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In this video interview, Anna La Torre, PhD discusses the Catalyst for a Cure Vision Restoration Initiative funded by Glaucoma Research Foundation.
Dr. La Torre is an Associate Professor in the Department of Cell Biology and Human Anatomy at the School of Medicine, University of California, Davis. Dr. La Torre’s laboratory focuses on generating retinal ganglion cells from stem cells to enhance axonal growth and cell survival and ultimately, to use these cells as donor cells for cell replacement therapies. In this video interview from October 2019, she talks about her collaboration with the other three principal investigators in the Catalyst for a Cure as they seek to find ways to restore vision for glaucoma patients.
Anna La Torre, PhD: The goal of the Catalyst for a Cure Vision Restoration Team is to really bring together our expertise to try to find some ways to restore vision in patients that have lost, partially or totally, their vision in glaucoma.
Restoring vision is a really challenging goal. So we're trying to cover all our bases, and the first thing we're trying to do is something called neuroprotection. We try to find ways to protect the cells that are still there and try to rewire the axons of the retinal ganglion cells. These are the little wires that connect the retina with the brain at the stage of a disease that the cells are still there, but this little connection is slowly degenerating. The other thing that we are trying to develop is technologies to be able to transplant new cells after the normal cells of a patient have already degenerated. So that second [goal] is a lot more challenging, but we are hopeful that we can make a difference.
I am a developmental biologist, and my passion is to understand how embryos develop and to understand how stem cells are able to make all these different cell types that make a human body including the eye. And so, in the lab we figured out the ways that stem cells make retinal cells, and we can apply that into cultures in a dish. Now we can create retinal cells in Petri dishes, and we can really scale up the production of these cells.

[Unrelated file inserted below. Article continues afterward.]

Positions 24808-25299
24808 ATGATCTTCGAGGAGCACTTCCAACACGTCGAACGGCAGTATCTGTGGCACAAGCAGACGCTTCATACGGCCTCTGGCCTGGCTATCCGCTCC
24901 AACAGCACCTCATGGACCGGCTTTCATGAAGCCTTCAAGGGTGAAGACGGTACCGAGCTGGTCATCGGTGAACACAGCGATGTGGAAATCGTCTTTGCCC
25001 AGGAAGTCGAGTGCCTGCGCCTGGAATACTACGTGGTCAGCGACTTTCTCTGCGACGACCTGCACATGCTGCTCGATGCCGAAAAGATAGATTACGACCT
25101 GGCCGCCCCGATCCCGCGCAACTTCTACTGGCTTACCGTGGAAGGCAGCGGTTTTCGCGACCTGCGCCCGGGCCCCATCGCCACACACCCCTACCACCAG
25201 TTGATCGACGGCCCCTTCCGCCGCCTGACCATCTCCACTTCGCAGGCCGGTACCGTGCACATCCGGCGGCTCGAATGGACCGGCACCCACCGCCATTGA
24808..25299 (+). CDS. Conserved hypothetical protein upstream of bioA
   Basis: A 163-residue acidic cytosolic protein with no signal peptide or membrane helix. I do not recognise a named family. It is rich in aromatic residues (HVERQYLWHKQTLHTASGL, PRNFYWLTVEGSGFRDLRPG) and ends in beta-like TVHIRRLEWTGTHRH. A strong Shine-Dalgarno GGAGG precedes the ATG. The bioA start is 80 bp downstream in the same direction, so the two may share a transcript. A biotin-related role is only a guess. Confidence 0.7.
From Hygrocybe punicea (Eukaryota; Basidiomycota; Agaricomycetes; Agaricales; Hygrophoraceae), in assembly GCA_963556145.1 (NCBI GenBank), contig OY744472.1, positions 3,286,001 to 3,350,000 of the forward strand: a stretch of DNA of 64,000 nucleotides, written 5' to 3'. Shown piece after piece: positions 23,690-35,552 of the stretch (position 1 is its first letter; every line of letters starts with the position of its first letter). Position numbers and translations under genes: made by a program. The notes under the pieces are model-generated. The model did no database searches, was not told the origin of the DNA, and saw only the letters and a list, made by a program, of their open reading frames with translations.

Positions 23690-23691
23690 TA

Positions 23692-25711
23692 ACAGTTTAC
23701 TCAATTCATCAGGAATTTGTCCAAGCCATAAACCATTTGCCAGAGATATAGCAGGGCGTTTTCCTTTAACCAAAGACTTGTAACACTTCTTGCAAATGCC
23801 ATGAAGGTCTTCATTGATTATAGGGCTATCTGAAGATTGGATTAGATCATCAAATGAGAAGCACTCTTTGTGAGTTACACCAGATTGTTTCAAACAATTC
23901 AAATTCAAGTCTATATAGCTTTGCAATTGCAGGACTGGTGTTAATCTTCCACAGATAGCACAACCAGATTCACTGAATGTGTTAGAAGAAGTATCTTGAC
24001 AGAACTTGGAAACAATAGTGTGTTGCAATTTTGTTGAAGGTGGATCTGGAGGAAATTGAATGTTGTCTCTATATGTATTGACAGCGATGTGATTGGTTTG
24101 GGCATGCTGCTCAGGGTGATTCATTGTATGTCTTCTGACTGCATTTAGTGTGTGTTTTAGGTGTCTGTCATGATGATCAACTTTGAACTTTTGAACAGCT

The final goal of creating the cells in the lab is to then have donor cells for transplantation approaches. So the final goal is to be able to collect the cells that we make in the lab, transplant them in the eye of a patient and hopefully find ways to really correctly rewire the lost connections.
I became a scientist because I think I'm a very curious person, and so I always wanted to know how things work, how cells work. But also, probably during my postdoc, I really wanted to make a difference for human health and to have research that's really meaningful and improve human lives.
For me being part of the [Catalyst for a Cure] team is a unique opportunity. So, by bringing all of us together, we can create a project that wouldn't be possible in any of our labs by themselves. And so, to me, I'm learning a lot from the other team members, but we're also creating something together that hopefully is something very unique and can really lead to important discoveries.
I am very optimistic. I think that science is now progressing at the rate that we've never seen before. There's new discoveries every day that really change everything we can do, and so what we're trying to achieve is absolutely challenging and difficult. It's going to take a while and lots of effort, but I'm really hopeful that we will be able to restore vision at some point in the future.
We are engineering stem cells to try to make them better at being donor cells. We are engineering them in ways so we can screen how we can get them to really engraft in a host retina after we transplant them and how we can get them to survive better after the transplantation and extend these axons that are really what's needed to restore vision in the future.
Last reviewed on August 07, 2020